About this Recording
8.573453 - Wind Band Music - MAGNUSON, R.D. / HODKINSON, S. / OGREN, J. / MART├ŹNEZ GALLEGO, F.J. (Monuments) (Illinois State University Wind Symphony, Seggelke)

Music for Wind Symphony


Roy Magnuson (b. 1983): House Plants in Terracotta Pots

The plants we fill our houses with are beautiful in their simplicity, and simply beautiful in their complexity. This music comes from my sincere desire to create art that, like house plants, does a thing and does it well. A simple statement of something simply thought.

Roy Magnuson

Sydney Hodkinson (b. 1934): Duae Cantatae Breves

These two compositions were sketched on Easter Sunday (April 3, 1994) following a performance of Igor Stravinsky’s 1945 Mass, which I had conducted the previous Good Friday. They were originally entitled “anthems,” but their working-out evolved from the historical development of the anthem form (from Latin motet through 16th-century English and Italian models, the verse anthem) to the innovations—particularly by John Blow and Henry Purcell—that resembled the Cantata design. Both “short cantatas” are based on a fragment—and its transposition up a major second—from Gesualdo’s 16th-century madrigal Resta di darmi noia (“Cease to give me anguish [cruel and false thought]”). A resultant “12-note row” (but using only 9 pitches) provided the genesis for all of the material throughout the work. The pieces are simply two extended “commentaries” on the Gesualdo excerpt: the first (I) dealing with the ramifications of the melodic line (in the form of the slowly-unfolding canon), and the second (II) with the harmonic implications. One further motivation might be mentioned: there is an abundance of repertoire for the wind band that is ebullient and often rapid, written for popular occasions and festive events, but only a rather sparse selection that is truly slow and/or meditative. I wished to continue similar thoughts I had explored in earlier wind pieces (Pillar and Tower [1974], Cortege [1975], and Echo Preludes [1983]), maintaining a simple and direct sonic fabric in keeping with the solemn nature of my intent. Accordingly, the piece employs a limited percussion palette, intermediate technical demands, and a responsorial character. Duae Cantate Breves was commissioned by the College Band Directors National Association and a University Wind Ensemble Consortium, consisting of Cornell, Dartmouth, Duke, and Yale Universities; the piece was written in memory of friends who had died within the past few years.

Sydney Hodkinson

Jayce John Ogren (b. 1979): Evening Music

Evening Music for soprano and wind ensemble was composed in February and March 2000 for the St. Olaf College Valhalla Band, James Miller and Jayce Ogren, conductors. It was premiered on May 15, 2000 at St. Olaf College’s Boe Memorial Chapel with Jennifer Horak, soprano and the composer conducting. Rainer Maria Rilke (1875–1926) has been widely considered the greatest German poet of the early 20th century. Abend (“Evening”) is from The Book of Pictures (1902), a collection of short poems rich in imagery and with dark, almost mystical undertones. Evening Music is a setting of Stephen Mitchell’s English translation of the poem:

The sky puts on the darkening blue coat held for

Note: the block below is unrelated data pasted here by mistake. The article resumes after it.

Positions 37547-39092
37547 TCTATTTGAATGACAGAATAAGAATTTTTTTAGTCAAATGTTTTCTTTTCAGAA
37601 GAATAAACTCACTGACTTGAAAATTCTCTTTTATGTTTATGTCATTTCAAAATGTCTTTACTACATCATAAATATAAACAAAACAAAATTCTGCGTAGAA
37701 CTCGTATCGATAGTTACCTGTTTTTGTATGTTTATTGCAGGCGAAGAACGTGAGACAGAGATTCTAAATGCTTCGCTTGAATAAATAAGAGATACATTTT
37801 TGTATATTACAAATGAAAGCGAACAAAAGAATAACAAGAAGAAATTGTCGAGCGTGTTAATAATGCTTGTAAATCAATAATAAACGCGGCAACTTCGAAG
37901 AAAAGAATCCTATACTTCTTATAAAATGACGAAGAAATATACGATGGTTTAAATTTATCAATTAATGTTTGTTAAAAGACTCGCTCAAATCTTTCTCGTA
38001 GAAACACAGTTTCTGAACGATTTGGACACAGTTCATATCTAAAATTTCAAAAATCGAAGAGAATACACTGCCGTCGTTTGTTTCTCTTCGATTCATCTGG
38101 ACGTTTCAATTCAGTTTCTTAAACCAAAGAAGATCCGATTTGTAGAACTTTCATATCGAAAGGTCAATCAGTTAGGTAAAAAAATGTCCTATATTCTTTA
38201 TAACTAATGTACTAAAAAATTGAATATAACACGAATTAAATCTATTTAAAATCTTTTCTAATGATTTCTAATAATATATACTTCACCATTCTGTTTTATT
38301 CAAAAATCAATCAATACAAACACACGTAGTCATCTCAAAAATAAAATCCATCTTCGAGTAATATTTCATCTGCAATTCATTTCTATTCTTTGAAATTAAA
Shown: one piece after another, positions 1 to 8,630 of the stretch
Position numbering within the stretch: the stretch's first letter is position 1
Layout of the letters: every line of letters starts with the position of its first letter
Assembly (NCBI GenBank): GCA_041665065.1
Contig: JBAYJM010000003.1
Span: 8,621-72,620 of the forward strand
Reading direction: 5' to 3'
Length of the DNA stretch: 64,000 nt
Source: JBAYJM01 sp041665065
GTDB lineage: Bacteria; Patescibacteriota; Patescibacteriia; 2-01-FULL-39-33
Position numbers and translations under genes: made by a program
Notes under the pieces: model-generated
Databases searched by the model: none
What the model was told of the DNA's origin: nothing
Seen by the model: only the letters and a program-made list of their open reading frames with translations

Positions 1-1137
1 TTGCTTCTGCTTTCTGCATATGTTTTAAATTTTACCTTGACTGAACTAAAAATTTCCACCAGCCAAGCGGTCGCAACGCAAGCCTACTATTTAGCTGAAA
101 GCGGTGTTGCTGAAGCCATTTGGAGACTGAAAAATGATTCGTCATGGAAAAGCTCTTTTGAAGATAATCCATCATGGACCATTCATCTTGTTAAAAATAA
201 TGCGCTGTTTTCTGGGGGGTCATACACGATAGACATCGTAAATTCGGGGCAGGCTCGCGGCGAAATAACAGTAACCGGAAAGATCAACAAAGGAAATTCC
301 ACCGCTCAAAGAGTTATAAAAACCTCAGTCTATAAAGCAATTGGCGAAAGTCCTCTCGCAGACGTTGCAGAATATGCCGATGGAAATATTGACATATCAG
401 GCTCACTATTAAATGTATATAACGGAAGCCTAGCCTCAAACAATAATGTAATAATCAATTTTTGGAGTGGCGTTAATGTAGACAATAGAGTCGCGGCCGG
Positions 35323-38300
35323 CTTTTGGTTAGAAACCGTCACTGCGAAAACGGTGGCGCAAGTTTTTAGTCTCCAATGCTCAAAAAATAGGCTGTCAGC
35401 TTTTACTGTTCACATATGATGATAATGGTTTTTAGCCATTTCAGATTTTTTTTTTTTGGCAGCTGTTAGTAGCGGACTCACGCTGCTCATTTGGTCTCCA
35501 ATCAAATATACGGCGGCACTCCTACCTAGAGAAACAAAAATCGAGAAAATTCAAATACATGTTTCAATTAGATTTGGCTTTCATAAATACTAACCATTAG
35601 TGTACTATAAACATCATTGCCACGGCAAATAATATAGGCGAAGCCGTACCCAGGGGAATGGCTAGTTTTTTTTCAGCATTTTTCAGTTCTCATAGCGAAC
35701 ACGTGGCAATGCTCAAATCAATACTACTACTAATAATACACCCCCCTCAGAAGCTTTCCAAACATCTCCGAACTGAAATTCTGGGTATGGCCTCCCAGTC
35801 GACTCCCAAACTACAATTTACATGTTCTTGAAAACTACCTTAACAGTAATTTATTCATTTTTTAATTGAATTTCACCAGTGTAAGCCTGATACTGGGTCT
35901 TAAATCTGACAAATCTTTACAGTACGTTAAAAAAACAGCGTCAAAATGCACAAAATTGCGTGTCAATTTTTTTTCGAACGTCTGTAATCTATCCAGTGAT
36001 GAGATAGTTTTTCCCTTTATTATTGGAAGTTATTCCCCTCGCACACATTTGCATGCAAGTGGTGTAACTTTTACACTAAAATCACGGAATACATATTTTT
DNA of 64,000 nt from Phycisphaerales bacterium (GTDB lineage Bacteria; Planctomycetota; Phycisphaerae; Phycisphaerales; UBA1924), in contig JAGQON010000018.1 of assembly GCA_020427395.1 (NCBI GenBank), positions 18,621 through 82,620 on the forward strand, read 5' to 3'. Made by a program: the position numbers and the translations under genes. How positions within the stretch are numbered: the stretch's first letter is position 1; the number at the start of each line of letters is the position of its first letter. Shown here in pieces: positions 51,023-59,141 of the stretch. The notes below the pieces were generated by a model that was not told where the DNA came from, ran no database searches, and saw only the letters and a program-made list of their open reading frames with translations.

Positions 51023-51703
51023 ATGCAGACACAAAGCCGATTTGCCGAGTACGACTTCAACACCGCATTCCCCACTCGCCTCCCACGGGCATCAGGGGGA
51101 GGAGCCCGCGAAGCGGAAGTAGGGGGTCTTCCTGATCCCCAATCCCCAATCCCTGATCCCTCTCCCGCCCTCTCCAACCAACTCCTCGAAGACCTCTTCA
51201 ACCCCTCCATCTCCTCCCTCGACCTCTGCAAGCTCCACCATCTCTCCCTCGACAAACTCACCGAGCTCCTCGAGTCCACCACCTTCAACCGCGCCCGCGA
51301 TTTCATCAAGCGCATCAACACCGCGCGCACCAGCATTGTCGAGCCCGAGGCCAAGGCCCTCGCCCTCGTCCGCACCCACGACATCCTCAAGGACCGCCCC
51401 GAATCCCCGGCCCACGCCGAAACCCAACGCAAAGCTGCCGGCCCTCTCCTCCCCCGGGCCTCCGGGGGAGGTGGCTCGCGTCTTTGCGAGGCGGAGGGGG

it by a row of ancient trees: you watch: and the
lands grow distant in your sight, one journeying
to heaven, one that falls;
and leave you, not at home in either one, not
quite so still and dark as the darkened houses,
not calling to eternity with the passion of what
becomes a star each night, and rises;
and leave you (inexpressively to unravel) your
life, with its immensity and fear, so that, now
bounded, now immeasurable, it is alternately
stone in you and star.

Jayce John Ogren

F.J. Martínez Gallego (b. 1969): Sinfonía No. 1 ‘Kaprekar’

Dattatreya Ramachandra Kaprekar (1905–1986) was an Indian mathematician, whose name is associated with a series of concepts in number theory. Kaprekar was born in Dahanu near Bombay, India.

The number 6174 is known as “Kaprekar’s Constant” or the “Operation of Kaprekar” in honour of its founder. It has an interesting property:

1. Choose any four-digit number.
2. Arrange the digits in ascending and descending order to form two four-digit numbers.
3. Subtract the smaller number from the larger number.
4. Repeat steps 2 and 3 until the difference is 6174.

The operation, repeated if necessary several times (never more than seven), gives the result ending in 6174. The process ends because if the sequence of steps continues, the same result is achieved, as 7641-1467 equals 6174.

This figure, taken within the twelve notes of the chromatic scale, provides the melodic, rhythmic, and harmonic elements of my piece. Its elaborations and interpretations provide twelve-tone styles, mostly tonal and modal, and create an ambiguity between the two styles. The Sinfonía is a lively, twenty-seven minute piece written for a Spanish band, usually an ensemble of 100 or more musicians. The symphony is through-composed and tonal in nature. Several themes receive profound developmental treatment throughout the entire composition; and numerous meter changes and metric modulations add to the music’s high level of difficulty. The piece includes sections of sharp, pointed, rhythmic figures, pastoral melodies, and fast, flurrying sixteenth notes. The wild drive to the Sinfonía’s end punctuates this monumental work.

F.J. Martínez Gallego
English translation by Arturo Montaño

Close the window